Outstanding business strategy and data analytics education will be accessible to the world with the introduction of the Smith School of Business Global Master of Management Analytics (GMMA).

[Global Master of Management Analytics]

The new online and in-person format builds on the highly successful Toronto-based Master of Management Analytics (MMA), blending virtual team-based learning with immersive international residential sessions in Toronto, Europe and Asia. Designed for working professionals from across Canada and around the world, students will graduate from the 12-month program with a deep understanding of how to use data analytics to solve business challenges, and lead high-performance teams through complex projects. 

Offers of admission to the new program may be made only after the university’s quality assurance processes are complete and the Ontario Universities Council on Quality Assurance has approved the program.

“The smart management of data is the next revolution in business,” says Yuri Levin, Executive Director, Analytics and AI, at Smith School of Business. “Teaching our students how to unleash the potential of data as part of a business strategy gives them and the organizations they represent a competitive advantage.”

The Global Master of Management Analytics was designed in consultation with the MMA program advisory board, which includes global business leaders such as Sarah Davis, president, Loblaw Companies; Michael Zerbs, chief technology officer, Scotiabank; Lori Bieda, head of the Analytics Centre of Excellence, BMO; and Gary Kearns, executive vice president, Mastercard.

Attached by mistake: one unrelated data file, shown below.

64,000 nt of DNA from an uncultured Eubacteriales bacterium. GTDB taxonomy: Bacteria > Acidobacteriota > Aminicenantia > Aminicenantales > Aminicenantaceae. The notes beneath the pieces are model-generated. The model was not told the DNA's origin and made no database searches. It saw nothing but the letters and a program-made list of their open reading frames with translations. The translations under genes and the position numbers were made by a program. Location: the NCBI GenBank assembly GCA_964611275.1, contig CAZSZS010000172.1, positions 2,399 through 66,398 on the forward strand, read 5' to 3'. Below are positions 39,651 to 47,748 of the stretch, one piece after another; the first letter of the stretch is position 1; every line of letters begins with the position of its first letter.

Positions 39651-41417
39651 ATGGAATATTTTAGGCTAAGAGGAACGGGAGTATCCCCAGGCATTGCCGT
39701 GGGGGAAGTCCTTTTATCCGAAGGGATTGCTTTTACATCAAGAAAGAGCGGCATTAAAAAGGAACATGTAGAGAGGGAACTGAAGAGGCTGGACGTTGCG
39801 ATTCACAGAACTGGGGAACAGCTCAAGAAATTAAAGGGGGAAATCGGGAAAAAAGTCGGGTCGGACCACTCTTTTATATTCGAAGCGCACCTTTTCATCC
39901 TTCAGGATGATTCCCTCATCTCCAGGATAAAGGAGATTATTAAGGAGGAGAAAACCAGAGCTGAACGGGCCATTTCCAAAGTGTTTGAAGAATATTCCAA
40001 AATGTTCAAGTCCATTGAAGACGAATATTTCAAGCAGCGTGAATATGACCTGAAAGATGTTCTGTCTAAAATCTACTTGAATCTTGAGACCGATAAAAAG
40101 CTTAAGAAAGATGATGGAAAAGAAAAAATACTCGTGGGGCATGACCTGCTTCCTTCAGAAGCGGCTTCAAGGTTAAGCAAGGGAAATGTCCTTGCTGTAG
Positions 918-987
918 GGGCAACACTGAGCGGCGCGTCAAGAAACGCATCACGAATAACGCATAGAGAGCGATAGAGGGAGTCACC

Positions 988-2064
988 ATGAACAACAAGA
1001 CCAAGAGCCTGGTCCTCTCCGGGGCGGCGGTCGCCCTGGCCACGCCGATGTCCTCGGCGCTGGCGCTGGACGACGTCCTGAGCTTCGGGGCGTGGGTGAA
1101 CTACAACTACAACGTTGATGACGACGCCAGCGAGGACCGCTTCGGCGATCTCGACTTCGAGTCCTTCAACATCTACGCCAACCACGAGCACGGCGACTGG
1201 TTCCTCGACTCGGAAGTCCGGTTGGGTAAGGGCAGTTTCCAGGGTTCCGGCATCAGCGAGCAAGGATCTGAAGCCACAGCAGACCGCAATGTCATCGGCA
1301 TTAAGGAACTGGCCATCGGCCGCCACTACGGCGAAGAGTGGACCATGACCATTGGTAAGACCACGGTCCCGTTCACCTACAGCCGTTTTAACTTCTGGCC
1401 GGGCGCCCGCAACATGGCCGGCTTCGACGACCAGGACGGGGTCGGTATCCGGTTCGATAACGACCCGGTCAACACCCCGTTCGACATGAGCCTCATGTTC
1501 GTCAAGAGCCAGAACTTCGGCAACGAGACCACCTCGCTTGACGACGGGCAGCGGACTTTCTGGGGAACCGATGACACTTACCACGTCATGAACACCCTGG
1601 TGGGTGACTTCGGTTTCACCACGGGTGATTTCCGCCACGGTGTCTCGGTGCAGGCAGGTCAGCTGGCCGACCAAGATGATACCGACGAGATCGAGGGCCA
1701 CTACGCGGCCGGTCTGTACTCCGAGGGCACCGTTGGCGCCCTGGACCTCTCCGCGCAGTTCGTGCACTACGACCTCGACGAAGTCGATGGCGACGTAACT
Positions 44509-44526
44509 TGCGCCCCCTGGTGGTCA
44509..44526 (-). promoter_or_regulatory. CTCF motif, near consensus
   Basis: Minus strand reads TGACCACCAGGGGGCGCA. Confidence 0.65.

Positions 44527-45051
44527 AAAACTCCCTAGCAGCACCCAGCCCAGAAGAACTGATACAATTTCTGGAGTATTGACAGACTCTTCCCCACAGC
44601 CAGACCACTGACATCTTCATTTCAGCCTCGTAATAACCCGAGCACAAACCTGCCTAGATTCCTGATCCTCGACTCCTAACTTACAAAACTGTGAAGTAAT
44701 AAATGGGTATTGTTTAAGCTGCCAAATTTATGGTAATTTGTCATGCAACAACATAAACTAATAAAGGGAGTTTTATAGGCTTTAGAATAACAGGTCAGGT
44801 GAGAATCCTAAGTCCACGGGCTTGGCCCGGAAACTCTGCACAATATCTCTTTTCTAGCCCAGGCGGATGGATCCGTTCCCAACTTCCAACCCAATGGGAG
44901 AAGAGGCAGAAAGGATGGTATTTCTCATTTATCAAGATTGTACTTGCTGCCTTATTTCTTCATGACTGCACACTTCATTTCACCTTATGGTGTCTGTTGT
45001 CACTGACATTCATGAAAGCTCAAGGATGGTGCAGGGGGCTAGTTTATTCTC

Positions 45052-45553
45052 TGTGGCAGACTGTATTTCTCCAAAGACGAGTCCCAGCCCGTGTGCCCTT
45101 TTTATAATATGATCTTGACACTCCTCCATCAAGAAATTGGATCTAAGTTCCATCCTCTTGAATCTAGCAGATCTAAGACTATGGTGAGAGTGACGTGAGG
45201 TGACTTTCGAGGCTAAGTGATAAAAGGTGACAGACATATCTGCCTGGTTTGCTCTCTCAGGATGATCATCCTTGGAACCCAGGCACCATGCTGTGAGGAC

“Our advisory board recognizes the growing talent gap of managers who can make business decisions with data,” says David Saunders, Dean, Smith School of Business. “As a global leader in teaching the management of data analytics and artificial intelligence, we want to ensure that this program is available to students anywhere in the world.”

Smith is known for its agility in developing programs that effectively respond to market needs. The school launched the Toronto-based MMA in 2013, which has since quadrupled in size due to high demand. In 2018, Smith welcomed its inaugural class of the Master of Management in Artificial Intelligence, which exceeded its enrollment target by 60 per cent.

The GMMA combines online learning and four in-person residential sessions in major global business centres hosted by SmithToronto, Hong Kong University of Science and Technology Business School Executive Education, and Mannheim Business School. Classes, collaboration and course work will be managed through Smith’s new mobile-friendly virtual SmithLearning platform. Students will have 24-hour access to support to enable international participation. Faculty from Smith, partner schools, as well as industry specialists and practitioners, will teach the program.

Applications are currently being accepted. The first class is currently scheduled to begin in May 2019. Learn more at smithqueens.com/mma.